Joel says, “I have no intention of bombing it or even squeaking by by the skin of my teeth – like some people.” “To bomb (bomb) (something)” means to get a very low score on something, usually an exam or a test, to clearly fail. It could be, however, you clearly fail something else, like that girl at the bar: “I bombed when I tried talking to her.” Your friend says, “How did it go?” “Oh, I bombed,” I did terribly. “Bomb” has a number of meanings in English, however. Some of them – not all of them – some of them are in the Learning Guide.

Joel says that he is not going to squeak by. “To squeak by” means to pass an exam or pass some sort of challenge but just barely, by a very small amount. To do something “by the skin of your teeth” means something similar to do it but just barely, to be successful by a very small amount. Joel combines these two similar ideas by saying “to squeak by by the skin of his teeth.”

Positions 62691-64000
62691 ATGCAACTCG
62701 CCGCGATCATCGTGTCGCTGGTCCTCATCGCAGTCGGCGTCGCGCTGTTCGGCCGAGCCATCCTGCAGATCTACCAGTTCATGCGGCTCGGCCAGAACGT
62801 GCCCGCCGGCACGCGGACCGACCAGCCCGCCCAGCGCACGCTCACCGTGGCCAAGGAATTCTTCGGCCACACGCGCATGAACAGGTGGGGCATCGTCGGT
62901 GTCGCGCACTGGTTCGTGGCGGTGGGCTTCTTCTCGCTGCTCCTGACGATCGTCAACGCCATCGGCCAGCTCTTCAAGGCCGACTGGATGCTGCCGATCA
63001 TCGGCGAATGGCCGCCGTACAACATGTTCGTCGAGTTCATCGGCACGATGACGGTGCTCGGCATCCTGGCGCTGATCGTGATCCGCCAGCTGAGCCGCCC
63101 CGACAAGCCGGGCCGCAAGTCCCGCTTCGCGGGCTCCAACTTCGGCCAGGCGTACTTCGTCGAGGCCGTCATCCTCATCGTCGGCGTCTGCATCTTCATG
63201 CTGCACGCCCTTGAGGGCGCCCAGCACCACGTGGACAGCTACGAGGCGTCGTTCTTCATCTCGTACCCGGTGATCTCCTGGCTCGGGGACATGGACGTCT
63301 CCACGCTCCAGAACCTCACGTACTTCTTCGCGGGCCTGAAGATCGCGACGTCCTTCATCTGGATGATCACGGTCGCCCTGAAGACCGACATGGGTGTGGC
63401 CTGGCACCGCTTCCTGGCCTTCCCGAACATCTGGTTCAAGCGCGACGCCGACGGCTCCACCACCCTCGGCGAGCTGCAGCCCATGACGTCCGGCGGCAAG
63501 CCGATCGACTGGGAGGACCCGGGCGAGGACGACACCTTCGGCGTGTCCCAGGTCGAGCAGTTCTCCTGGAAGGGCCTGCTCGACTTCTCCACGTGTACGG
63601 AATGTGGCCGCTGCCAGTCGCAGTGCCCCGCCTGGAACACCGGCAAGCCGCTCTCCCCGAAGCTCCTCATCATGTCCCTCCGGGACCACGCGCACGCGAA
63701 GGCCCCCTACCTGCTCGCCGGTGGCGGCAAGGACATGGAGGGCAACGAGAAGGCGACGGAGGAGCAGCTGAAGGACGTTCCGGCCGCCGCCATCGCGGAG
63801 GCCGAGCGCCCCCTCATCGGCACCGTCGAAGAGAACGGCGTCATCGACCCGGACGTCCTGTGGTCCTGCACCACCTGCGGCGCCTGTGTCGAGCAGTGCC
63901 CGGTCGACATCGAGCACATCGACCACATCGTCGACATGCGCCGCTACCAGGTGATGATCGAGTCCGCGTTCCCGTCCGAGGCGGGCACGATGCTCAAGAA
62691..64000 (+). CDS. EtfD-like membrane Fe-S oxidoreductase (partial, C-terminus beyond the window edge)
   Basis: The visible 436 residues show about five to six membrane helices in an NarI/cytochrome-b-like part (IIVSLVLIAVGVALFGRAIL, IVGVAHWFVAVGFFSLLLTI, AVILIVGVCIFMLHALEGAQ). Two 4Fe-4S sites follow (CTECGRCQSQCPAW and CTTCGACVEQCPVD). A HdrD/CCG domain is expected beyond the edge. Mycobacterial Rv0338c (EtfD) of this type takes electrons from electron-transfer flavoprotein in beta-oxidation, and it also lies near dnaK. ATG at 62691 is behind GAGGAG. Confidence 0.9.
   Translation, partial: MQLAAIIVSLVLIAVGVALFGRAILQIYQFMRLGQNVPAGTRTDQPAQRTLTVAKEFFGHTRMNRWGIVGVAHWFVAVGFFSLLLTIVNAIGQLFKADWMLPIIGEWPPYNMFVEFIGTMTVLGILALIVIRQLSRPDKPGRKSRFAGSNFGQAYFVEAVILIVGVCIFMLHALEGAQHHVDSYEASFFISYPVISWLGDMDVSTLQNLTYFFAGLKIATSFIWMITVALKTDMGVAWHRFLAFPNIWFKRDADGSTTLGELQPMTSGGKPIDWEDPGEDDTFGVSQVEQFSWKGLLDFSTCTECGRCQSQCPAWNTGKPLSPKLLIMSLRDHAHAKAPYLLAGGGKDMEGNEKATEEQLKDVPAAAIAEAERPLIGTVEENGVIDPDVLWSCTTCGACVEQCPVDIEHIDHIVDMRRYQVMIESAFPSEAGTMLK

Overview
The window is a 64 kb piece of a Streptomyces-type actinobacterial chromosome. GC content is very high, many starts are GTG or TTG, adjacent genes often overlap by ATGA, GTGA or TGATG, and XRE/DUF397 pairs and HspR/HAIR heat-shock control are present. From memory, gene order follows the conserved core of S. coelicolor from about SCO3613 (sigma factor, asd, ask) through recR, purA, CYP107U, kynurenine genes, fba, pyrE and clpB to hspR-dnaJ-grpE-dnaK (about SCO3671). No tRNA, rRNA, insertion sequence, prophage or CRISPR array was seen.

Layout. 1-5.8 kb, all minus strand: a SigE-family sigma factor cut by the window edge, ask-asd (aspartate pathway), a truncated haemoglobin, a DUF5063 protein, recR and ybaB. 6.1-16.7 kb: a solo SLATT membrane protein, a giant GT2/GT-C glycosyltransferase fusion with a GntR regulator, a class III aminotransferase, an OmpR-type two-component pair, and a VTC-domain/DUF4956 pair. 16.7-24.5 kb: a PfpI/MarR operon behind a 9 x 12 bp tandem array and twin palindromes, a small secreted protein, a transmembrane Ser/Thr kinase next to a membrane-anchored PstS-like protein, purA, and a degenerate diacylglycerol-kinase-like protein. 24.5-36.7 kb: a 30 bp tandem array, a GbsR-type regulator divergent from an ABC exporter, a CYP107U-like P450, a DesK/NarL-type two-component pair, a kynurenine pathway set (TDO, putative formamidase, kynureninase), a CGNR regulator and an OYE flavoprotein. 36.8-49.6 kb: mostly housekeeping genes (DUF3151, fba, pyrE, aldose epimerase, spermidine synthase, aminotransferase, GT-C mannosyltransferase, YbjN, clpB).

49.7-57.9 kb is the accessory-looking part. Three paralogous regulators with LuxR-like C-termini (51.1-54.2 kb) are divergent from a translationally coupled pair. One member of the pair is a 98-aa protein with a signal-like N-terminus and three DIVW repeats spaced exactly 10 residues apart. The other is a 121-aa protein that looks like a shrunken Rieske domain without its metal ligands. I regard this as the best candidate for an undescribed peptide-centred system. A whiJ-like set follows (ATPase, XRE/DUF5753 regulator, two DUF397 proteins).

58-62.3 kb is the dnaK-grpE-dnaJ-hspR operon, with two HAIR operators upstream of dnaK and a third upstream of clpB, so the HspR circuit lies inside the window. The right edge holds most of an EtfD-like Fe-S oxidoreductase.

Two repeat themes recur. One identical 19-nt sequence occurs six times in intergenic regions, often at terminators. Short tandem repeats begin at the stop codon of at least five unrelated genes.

So, Susanne says, “Very funny,” because Joel is saying that that’s what Susanne did. She says, “Okay, so maybe I’m psyching myself out – a little bit. Okay, I’m game. Where do we begin?” “To be game” means to be willing to try something or do something, especially something that may be a little risky or that you have never done before. “I’m game” means I’m willing to do it. Susanne says, “Where do we begin?” And Joel says, “With all of the ones you thought you got wrong,” meaning he wants to go over all of the questions that Susanne thinks she got wrong on the exam. Of course, this is not a very good way to get Susanne’s mind off of the exam, which is what Joel is supposed to be doing.